With Chicago White Sox spring training set to begin Feb. 15 when pitchers and catchers report in Glendale, Ariz., we're taking an early look around the diamond.
Look no further than the White Sox's outfield prospects when trying to understand how fickle the process of developing players can be.
Largely believed to be the strength of the organization just one year ago, a slew of White Sox outfield prospects stalled out enough on their road to the major leagues that the team traded for a new right fielder and new center fielder in the past seven months.
Fast forward to 2014, and the White Sox no longer are being looked at as the organization of rising outfielders. They have hardly given up on those players, but now they are bunched in with a number of prospects from other positions to actually give the system its most overall upside in years.
Outfielder Jared Mitchell, 25, has long been viewed as the outfielder who would make the first impact, but his struggles now have him off the radar. He is being passed in the depth chart by guys such as Courtney Hawkins, 20, Trayce Thompson 23, and Keenyn Walker, 23.
Hawkins is the furthest away but could end up being the most talented. He struggled last season, but much of that is being written off to playing against more experienced players as a 19-year-old at the high Class A level (Carolina League).
It still might be too soon to see any of the outfield prospects in the major leagues this year, although Mitchell, Thompson and Walker will get a chance to show what they can do in big league camp this spring.
In Baseball America's latest ranking of top 10 White Sox prospects, none of the top six are outfielders. At the top of the list, three of the first four listed figure to get an opportunity in the major leagues.
Top prospect Jose Abreu, 26, who was signed in the offseason for $68 million as the heir apparent at first base, is expected to make the roster. No. 2 prospect, 24-year-old pitcher Erik Johnson, appears to be a lead candidate to take over two available rotation spots.
No. 4 prospect Matt Davidson, a third baseman obtained from the Arizona Diamondbacks for closer Addison Reed, will get a chance at some point this season, but his prospects of making the Opening Day roster will be challenging.
The White Sox will not hesitate to start the 23-year-old Davidson at Triple-A Charlotte if he struggles at the plate this spring or his defense looks raw. Davidson is prone to striking out, and by spending most of his time as a pitcher before he was drafted by Arizona in 2009, his defense continues to be a work in progress.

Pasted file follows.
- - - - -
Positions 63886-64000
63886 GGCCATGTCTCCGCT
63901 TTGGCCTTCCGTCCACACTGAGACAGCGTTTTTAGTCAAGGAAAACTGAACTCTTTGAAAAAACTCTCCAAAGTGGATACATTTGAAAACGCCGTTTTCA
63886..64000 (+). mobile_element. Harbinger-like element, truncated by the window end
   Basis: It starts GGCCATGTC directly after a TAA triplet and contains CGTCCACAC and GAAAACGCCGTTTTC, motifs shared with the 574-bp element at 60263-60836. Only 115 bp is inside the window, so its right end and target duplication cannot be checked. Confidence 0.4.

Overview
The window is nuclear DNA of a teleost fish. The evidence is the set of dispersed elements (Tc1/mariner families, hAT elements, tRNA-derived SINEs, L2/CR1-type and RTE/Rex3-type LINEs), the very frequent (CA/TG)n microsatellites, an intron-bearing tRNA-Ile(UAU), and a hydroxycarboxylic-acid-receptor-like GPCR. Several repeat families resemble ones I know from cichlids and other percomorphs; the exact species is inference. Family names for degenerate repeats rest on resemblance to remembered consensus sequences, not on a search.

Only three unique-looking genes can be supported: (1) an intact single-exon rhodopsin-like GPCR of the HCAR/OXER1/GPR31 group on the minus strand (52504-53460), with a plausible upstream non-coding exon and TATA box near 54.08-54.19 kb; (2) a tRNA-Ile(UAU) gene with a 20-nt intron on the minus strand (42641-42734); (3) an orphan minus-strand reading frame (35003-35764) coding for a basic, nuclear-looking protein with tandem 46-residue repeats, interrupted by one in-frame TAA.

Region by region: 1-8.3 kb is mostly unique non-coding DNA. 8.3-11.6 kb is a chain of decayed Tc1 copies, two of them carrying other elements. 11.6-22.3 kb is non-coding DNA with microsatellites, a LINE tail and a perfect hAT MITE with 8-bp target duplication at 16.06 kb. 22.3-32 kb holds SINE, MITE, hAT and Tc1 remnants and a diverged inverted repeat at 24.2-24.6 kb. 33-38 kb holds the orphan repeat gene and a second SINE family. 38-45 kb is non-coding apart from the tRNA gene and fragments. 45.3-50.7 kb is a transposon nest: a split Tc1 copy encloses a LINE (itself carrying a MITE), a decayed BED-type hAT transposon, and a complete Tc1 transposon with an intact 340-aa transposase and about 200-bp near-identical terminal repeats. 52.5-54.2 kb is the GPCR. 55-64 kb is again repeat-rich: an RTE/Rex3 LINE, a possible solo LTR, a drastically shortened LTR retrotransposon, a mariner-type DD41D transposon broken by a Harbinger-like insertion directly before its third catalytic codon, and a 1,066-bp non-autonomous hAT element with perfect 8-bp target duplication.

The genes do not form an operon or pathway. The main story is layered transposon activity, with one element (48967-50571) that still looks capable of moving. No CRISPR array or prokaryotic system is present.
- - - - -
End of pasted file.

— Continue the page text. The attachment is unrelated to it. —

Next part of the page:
Two infielder prospects held in high regard are Marcus Semien and Micah Johnson. Semien, who made his major league debut as a September call-up last season, is further ahead in his development and even has an outside chance at winning the third base spot in spring training.
It's more likely that the 23-year-old Semien heads to Triple-A Charlotte to get at-bats every day and sit poised for a promotion.
Micah Johnson isn't in the major league plans this season, but the 23-year-old is coming fast. He not only was the Southern League playoffs MVP after leading Double-A Birmingham to the title in 2013, he led all minor league players with 84 steals. In 77 games to start the season at Class A Kannapolis, he had a .422 on-base percentage and nearly scored a run a game.
Another of the organization's fastest risers is 23-year-old right-hander Chris Beck, who had his own breakthrough season in 2013. The second-round pick in 2012 advanced as high as Double-A last season, posting 3.07 ERA over 26 starts at two separate levels.
OUTLOOK: Barring an unexpected spring collapse, Abreu will be the starting first baseman on Opening Day. The same scenario is likely for Erik Johnson, who would have to struggle mightily during Cactus League games to not earn the No. 5 spot in the rotation. Just how high are the White Sox on Micah Johnson? He was invited to participate in SoxFest last month even though he still figures to be another two years away from making the major leagues.